These things aren’t the unions fault, but they are the fault of the lawmakers, mostly Dems, who bend over and grab their ankles for the unions.

  15. jason:

    I think joe is talking about the so-called Kennedy democrats, people who toe the party line on just about every issue except gay marriage and porn. They’re mostly social conservatives who want the gov’t to nanny them in all aspects of their lives.

  16. joe, tell us about that excellent low tax rate you have there in Massachusetts.

  17. Well, the server ate my response, jack, but the gist was, public-sector unions are driving every level of government in california bankrupt with extravagant pensions, sometimes more than 100% of the worker’s last salary.

  18. The biggest reason for having turnover in which party governs is that it both refreshes the talent pool in the administrative and support jobs, and (more importantly) that it cuts way down on the corruption.

    Your one-party states, such as Massachusetts, or towns (such as Chicago) are also your most corrupt. One of the unwritten rules of factions within a party is that they don’t upset the gravy train for each other.

  19. …and complaining at length that voters were too stupid to do much except choose whatever the television instructed them to.

    As Pete Wilson was dumb enough to sign off on California’s energy “deregulation” he really shouldn’t be lobbing such thoughts in anyone’s direction.

  20. So how have the public sector unions broke the government?

    See: New York City, circa 1975.

  21. Oops, wrong hat.

  22. Douglas Fletcher,

    Massachusetts ranks in the middle of pack for tax burden as a share of the economy. We’ve got a 5% sales tax and a 5% income tax. In this case ASSUME only makes an ass of u.


    I’ll respond in shorthand. Leftist Democrats are like Ralph Nader, or Julia Butterfly. Liberal Democrats are like Ted Kennedy or Barney Frank. Centrist/conservative Democrats are like Congressman John Lynch, or like the antiabortion UAW members in Michigan.

  23. RC, I’m not sure I buy the assertion that corruption correlates with partisan dominance. The most corrupt states I can think of: Rhode Island, solidly Democrat. New Jersey, mostly Democrat, but was just as corrupt when it was a swing state. Nevada, swing state. Lousiana, swing state.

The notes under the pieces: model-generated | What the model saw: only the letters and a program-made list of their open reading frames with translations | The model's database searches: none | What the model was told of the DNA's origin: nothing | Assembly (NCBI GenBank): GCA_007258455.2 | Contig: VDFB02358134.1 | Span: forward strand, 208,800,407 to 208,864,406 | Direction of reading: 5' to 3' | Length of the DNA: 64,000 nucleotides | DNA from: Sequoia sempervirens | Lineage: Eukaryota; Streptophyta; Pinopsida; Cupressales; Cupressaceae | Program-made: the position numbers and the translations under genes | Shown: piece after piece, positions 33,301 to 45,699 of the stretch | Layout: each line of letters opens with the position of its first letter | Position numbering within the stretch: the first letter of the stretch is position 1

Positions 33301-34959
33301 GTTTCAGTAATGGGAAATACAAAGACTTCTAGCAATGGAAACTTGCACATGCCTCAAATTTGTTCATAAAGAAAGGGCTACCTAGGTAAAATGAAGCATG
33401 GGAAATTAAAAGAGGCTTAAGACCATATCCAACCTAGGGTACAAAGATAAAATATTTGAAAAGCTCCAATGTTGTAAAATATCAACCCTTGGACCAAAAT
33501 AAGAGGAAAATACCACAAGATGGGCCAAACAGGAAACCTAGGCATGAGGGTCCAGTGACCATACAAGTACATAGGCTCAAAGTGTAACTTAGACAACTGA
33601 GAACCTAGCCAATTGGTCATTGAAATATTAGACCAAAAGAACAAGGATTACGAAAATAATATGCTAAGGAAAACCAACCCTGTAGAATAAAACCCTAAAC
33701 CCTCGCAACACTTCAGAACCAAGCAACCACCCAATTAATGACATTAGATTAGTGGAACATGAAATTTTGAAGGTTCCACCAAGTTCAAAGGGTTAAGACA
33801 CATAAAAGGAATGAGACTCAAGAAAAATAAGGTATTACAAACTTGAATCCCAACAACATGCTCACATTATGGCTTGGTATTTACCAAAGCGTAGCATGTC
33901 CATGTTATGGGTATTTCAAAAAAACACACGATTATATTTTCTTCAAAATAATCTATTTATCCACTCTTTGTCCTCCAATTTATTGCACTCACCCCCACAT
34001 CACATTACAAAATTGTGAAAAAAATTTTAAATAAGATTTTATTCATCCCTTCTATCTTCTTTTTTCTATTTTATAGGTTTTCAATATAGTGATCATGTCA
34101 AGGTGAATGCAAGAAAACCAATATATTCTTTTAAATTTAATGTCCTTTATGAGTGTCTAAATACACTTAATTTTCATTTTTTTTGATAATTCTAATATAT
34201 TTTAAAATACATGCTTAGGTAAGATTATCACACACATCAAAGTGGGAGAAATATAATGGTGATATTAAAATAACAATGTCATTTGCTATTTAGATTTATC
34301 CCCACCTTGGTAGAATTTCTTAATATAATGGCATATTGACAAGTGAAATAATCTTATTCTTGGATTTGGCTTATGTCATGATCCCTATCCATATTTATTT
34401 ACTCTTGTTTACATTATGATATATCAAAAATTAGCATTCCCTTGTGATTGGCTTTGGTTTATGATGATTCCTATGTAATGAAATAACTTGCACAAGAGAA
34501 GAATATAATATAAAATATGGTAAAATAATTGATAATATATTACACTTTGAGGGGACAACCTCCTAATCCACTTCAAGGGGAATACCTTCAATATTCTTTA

24. Shannon,
    You statement doesn’t explain why the Republicans are so bad in California too. Pete Wilson didn’t govern during a time of Republican ascendancy in California. One would think that they would have good ideas to try to rise back in power (the people of California are sick of the Dems, too), but instead they’re a circular firing squad.

  25. joe,

    Massachusetts ranks in the middle of pack for tax burden as a share of the economy.

    Which means comparatively little from the perspective of an individual (I note that you don’t mention property taxes either). Do you own a home? Where do you live in a state? What’s your income? What is the source of that income?

  26. joe,

    BTW, Boston is as I recall in the top ten when it comes to tax rates. Bridgeport, CN consistently remains the worst.

  27. Mo (and Shannon),
    It was my understanding that the reason the GOP stays in the Wilderness in CA is that its party base is extremely conservative–like Deep South, Orange County, Democratic-parody conservative. Therefore, the candidates and policy positions that the GOP run on in elections are easily demonized by the Democratic incumbent (sorry, I meant candidate), and it’s a cake walk for the Dems to stay in power.

  28. First, I’m talking about California now, not historical examples.
    Public sector employees include both state and county workers. The pension plans vary depending on what type of job you’re talking about. I don’t know the details of every pension plan, but most of them aren’t anywhere near the 105% you’re talking about.
    As far as the prison guards union – they had the backing of the prison industrial complex so it’s no surprise they were able to get big raises.
    Prisons have become big business.

  29. joe,

    I think there is a consensus that one party dominance leads to corruption but perhaps that is just one of those things everybody assumes is true because no one has really ever studied it.

    However, I think the real issue in California is not corruption per se but rather innovation and flexibility in government. California’s government today definitely lacks those attributes. During the period of 1930-1970 California spit out innovations right and left. After the mid-70’s they began to freeze solid.

    I think the runaway success of the far Left in the 70’s created powerful constituencies who so strongly resist change that it paralyzes the government. Ordinary individuals with diffused interest cannot seem to influence the legislative process via normal means. Only extraordinary measures like referendums seem capable of shaking up the system.

    Success breeds failure in many cases because people develop a fetishistic attachment to the actions that made them successful. When the point of diminishing returns is reached, or conditions change, they can’t adapt. I think the Democrats in California are to locked into the public workers unions and the far Left cultural warriors to be able to innovate.

  30. Haklyut,

    The rankings I’ve seen put Massachusetts residents in the middle of the pack – fairly high in absolute terms, but middling as a % of income (we’re a fairly high-income state). But I don’t recall if local property taxes were included in any of the studies, or just state and local taxes.

    But once again, the high property taxes paid by people in eastern Massachusetts reflect higher land values, not higher rates. New Hampshire has much higher property tax rates.

  31. In other words, Haklyut, I think your 4:01 post should have read “tax bills” not “tax rates.”